In 1824 he returned to New York, and finding that a great change and increase of Israelites, through immigration, had taken place during an absence of twelve years, he united in a movement to obtain the use <<166>> of the only Synagogue then existing there, for an earlier service than was customary among the regular attendants. This proposal was rejected. Efforts were then made to establish a new congregation, at first with the Porguguese Minhag, the same as the first had; but it was soon changed into the Polish form, and the society yet exists under the name of Bnai Jeshurum, from which has since sprung the Shaaray Tefillah Synagogue. Mr. K. took an active part in this movement, though his family always continued with the ancient Synagogue, and we think that he was always a member of it also.

About the year 1834, Mr. K., aided by others, established the Hebrath Terumath Hakkodesh, or society for the relief of the poor of Palestine, and he continued to feel a deep solicitude for the success of this useful charity till his last moments.

In 1840, when the dreadful persecution at Damascus took place, Mr. Kursheedt presided at the public meeting held in New York, to express sympathy with our suffering brothers. This movement was seconded in Philadelphia, and perhaps elsewhere in this country; and then was beautifully proved, that Israelites feel for each other, if even oceans separate and continents intervene between them.

This, we believe, was the last time that Mr. K. appeared active before the public. Advancing age admonished him to enjoy the tranquility of his house; though he always took a deep interest in all that concerns Judaism. He often, when we met him, expressed his regret at the inroads unauthorized reforms were making in our ranks, and liberal as he was, and mild and even in temper, he expressed his indignation at the proceedings of some of our modern chiefs, in terms not to be misunderstood.

It was, perhaps, owing to his retiring disposition, as much as to the small number for a long time able to appreciate his learning, that Mr. K. did not occupy a larger space in the estimation of the American Israelites; but, no doubt, had he been educated early in the general sciences, which in his youth were little esteemed among the Jews, we should have had from his pen many contributions to our literature. As it is, his influence was confined to a narrower circle; but it struck deep root there, and his children have not been idle spectators in the affairs of our people, and we find them contributing their share towards the public good, both in New York and New Orleans; and we trust that they will redouble their efforts to honour the memory of their father, and prove that the lessons they have received will fructify yet farther in the minds of others.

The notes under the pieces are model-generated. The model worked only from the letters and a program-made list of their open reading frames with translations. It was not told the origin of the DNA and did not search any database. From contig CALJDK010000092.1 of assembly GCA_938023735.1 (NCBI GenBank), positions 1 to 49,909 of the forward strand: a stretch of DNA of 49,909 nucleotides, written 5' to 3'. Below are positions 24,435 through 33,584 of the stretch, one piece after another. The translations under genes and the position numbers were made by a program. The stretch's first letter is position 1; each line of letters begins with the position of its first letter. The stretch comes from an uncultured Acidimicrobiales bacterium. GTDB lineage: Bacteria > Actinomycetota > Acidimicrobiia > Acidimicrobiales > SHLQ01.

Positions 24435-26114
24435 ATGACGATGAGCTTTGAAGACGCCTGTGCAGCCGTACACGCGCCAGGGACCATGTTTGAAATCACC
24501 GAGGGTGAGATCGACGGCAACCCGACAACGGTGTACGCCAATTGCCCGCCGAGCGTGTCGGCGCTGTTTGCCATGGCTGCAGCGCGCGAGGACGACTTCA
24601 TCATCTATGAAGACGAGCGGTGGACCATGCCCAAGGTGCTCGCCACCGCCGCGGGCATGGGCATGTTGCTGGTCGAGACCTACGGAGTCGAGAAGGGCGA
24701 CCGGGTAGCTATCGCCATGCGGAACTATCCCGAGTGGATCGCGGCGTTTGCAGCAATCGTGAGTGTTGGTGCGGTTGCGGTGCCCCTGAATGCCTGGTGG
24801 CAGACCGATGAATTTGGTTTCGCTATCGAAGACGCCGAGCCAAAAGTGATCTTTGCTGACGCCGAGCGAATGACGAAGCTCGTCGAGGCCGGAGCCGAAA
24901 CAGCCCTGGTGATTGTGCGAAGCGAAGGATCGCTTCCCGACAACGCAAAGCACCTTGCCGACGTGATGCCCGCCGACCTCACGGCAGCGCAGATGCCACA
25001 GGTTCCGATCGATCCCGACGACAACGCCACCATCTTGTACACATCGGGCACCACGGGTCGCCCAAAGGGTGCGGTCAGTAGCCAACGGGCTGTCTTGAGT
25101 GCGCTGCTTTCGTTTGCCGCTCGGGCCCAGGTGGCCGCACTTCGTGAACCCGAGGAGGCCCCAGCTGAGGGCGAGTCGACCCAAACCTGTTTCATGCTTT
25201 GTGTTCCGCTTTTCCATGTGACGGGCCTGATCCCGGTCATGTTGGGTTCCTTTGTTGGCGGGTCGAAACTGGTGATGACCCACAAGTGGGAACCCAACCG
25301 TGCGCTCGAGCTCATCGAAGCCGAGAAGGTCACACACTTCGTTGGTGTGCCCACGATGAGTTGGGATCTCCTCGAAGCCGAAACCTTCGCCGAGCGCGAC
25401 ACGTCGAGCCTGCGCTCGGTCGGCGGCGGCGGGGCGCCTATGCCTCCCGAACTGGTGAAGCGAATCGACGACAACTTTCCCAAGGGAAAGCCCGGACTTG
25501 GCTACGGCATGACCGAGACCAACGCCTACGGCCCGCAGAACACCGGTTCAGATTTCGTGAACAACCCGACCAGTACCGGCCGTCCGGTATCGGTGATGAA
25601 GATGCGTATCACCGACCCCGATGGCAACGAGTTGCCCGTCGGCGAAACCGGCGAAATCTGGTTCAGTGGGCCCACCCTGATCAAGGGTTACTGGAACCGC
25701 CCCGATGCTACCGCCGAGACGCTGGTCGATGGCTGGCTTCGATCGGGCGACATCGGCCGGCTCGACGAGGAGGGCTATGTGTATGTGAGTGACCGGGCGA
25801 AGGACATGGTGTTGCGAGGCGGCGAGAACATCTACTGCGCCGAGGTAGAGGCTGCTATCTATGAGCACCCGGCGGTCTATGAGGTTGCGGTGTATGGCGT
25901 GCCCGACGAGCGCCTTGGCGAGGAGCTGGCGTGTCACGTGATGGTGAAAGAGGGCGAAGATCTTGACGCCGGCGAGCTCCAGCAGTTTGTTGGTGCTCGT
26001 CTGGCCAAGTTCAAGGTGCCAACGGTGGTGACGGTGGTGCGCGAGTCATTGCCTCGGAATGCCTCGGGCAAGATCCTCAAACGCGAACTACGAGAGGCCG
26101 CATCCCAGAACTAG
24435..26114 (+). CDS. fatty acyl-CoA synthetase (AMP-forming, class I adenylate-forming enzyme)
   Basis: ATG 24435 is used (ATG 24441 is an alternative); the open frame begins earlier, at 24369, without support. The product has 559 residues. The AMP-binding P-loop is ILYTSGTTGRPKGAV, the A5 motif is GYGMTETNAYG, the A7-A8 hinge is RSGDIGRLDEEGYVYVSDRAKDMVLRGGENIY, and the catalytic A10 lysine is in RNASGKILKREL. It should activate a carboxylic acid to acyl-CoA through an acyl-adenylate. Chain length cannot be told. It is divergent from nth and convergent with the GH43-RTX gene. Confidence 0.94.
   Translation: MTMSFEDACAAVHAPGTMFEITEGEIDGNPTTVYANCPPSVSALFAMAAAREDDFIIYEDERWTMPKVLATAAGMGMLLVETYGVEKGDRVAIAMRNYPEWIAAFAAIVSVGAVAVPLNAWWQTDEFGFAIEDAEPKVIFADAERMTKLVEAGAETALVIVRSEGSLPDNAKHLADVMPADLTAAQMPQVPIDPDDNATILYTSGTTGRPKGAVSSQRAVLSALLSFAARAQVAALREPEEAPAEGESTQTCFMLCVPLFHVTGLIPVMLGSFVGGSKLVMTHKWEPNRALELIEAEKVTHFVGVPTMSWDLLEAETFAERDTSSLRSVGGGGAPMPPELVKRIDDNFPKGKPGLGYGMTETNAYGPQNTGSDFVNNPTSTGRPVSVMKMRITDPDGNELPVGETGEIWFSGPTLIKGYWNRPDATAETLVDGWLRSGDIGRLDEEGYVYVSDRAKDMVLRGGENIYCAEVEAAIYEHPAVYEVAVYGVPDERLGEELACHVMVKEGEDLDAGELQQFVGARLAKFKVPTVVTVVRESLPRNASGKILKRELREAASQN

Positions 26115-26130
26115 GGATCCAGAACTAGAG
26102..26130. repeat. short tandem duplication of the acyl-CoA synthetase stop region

We have as yet been able to procure but few details of Mr. K.’s life, <<167>> except the meagre details above, partly received from himself and partly from the contribution of Dr. Raphall; but we shall esteem it a favour if his relatives would supply us hereafter with any circumstances which they may call to mind.

Though so strictly educated, and under such influences Mr. Kursheedt’s piety had no tinge of bigotry; we often thought him too indulgent, and not energetic enough in denouncing the wrong. Yet his example has worked effectually on his own household, where he has left  the strong impressions of his own convictions. In prosperity he was not elated, and forgot not his Maker when wealth poured in upon him and he was successful in all he undertook; nor was he, on the other hand, depressed in adversity; and a change of circumstances which would have rendered common men melancholy and fretful, only sobered his spirit and made him more thoughtful and dependant on God’s mercy; and though, since perfection belongs not to man, he may occasionally have erred in not pursuing the proper course, we may freely conclude this brief, imperfect sketch of departed worth with “the memory of the righteous will be blessed:” and well would it be for us, if we had many among us who would walk as humbly with God, with as great a knowledge of His ways, as the late Israel B. Kursheedt, on whom be peace.

We insert the subjoined proceedings of the German Congregation of New Orleans, which have been sent to us for publication :

“Synagogue Chambers, Hebrew Congregation Shanarai Chassed, “NEW ORLEANS, May 10th, 1852.

“At a meeting of the above congregation, held on the 9th inst., the following resolutions were unanimously adopted, and ordered to be spread on the minutes:

“Whereas, This congregation have learned with deep regret of the demise of the venerable I. B. Kursheedt, of the city of New York; and, whereas, in the death of so good and pious a man,—one so talented in our faith, one so highly appreciated for his many virtues, deeds, and the founder of the leading Jewish Institutions of New York, the Israelites of America have lost an ornament and a true friend :

“Be it resolved, That the members of the Congregation Shanarai Chassed, of New Orleans, assembled, hereby tender to the afflicted relatives of the deceased their sincere sorrow and condolence on the occasion of their sad deprivation.

“Be it further resolved, That a copy of the above resolutions be transmitted to the relatives of the deceased, and further resolved, that the same be published in the Asmonean and Occident.

“A true copy from the minutes:

“ISAAC HART, Sec’y.”